The 61st Melbourne International Film Festival 2012 arrives in the few days, a little later than it’s customary spot on the calendar in the last week of July, relocating to the first week of August.
MIFF runs from the 2nd August to the 19th August with a strong selection of the latest international cinema and with a smattering of local premieres, the festival promises a smorgasbord of cinema for the local cinephiles.
The festival features programming strands like International Panorama, Telescope, Australian Showcase, Accent on Asia, Street Level Visions: Docs from China, Leos Carax: The Last Romantic, 70′s New Hollywood Comedy, Documentaries, Through the Labrinyth: New Latin American Cinema, Masters & Resortations, Next Gen, Animation, Short Films and the Night Shift.
A selection of my favourites at this year’s festival are Monsieur Lazhar (France), Shadow Dancer (UK), Beasts of Southern Wild (USA), Rampart (USA), Dark Horse (USA), Sleepless Nights (France), Your Sister’s Sister (USA), The Session (USA), Teddy Bear (Denmark), Keep the Lights On (USA), Safety Not Guaranteed (USA), Headshot (Thailand), Himizu (Japan), The Imposter (UK), Chasing Ice (USA), The House I Live (USA), Searching for Sugar Man (Sweden), A Letter to Momo (UK) and God Bless America (USA)
The current Artistic Director, Michelle Carey, has delivered a popular but predicable collection of titles in very familiar programming strands. This year’s crop represents a collection of the films that have been festival darlings at Toronto, Venice, Sundance and Cannes over the past six months.
MIFF has a strong international profile as one of the largest and most significant film festival in the southern hemisphere. The festival’s audience patronage is the envy of many film festival organizers, but the festival is seen as a cinephiles festival, rather than a significant industry event.
The lack of a local or regional feature/documentary competition strand and the unwillingness to program an entirely original strand means the festival lacks the international clout to become one of the grand slams on the film festival circuit.
During the 2000′s, James Hewison, the festival director, programmed an amazing array of Asian cinema, while in recent years under the direction of Michelle Carey, the Asian cinema strand has become awfully skinny in numbers, which has meant a loss of connection with our regional neighbours. Long gone are the days of significant Asian filmmakers showcasing their films, like the world premiere of Kung Fu Hustle or guests of the calibre of Johnnie To, Ishii Sogo and Kim Ki-duk.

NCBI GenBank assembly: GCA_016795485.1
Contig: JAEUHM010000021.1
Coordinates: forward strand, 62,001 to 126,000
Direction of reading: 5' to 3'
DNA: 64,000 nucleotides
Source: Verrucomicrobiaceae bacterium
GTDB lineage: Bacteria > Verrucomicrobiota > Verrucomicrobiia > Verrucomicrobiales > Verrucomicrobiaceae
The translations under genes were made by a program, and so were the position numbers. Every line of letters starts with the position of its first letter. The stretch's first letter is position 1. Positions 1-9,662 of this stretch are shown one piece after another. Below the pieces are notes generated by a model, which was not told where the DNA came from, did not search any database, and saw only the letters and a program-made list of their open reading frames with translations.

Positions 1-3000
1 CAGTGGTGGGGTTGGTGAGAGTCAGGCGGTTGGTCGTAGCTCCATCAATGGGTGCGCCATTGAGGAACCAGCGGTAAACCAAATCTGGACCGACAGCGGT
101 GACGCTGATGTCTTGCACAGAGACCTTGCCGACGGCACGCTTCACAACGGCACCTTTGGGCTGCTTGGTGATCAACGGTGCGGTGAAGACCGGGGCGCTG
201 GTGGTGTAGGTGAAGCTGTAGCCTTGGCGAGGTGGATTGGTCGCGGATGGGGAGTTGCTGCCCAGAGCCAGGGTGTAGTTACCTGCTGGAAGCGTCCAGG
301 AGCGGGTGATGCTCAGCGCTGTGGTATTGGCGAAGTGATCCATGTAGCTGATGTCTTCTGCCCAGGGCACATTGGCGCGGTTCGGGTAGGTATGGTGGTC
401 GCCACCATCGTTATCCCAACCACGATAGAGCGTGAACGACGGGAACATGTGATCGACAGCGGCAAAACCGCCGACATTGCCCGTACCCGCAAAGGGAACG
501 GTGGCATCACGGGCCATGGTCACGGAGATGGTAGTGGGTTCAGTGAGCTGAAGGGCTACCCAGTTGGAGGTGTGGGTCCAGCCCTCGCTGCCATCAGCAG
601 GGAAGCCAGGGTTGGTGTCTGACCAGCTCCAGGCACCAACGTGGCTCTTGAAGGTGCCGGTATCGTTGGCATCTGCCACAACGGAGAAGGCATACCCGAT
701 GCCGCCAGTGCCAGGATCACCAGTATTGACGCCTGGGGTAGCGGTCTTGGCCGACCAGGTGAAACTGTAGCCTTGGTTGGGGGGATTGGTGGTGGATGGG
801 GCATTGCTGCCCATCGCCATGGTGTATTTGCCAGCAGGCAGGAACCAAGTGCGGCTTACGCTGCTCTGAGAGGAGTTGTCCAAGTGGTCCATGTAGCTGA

One of the real disappointments of MIFF has been the lack of support for the local filmmaking community, the much heralded 37 Degree South & Accelerator programs are almost an entirely closed shop for a very select few invited guests, excluding many emerging filmmakers and eliminating a new generation from networking with the industry’s movers and shakers.
The successful MIFF Premiere Fund is a great initiative, but unfortunately the majority of the successful applicants are from the attendees of the 37 Degrees South conference.
The range of Talking Pictures and 37 Degree South public events look to be a little disappointing, but the Bobcat Goldthwait session will be a highlight for anyone wanting to see one of the cleverest and most original voices in cinema.
When all is said and done, MIFF is a still a first rate festival that provides patrons with an amazing assortment of the world’s cinema, it could just be so much more.
I’ll be looking forwarding to visiting to the Festival Club at the Forum, sharing a glass of wine and discussing some of the films I have just seen from around the globe.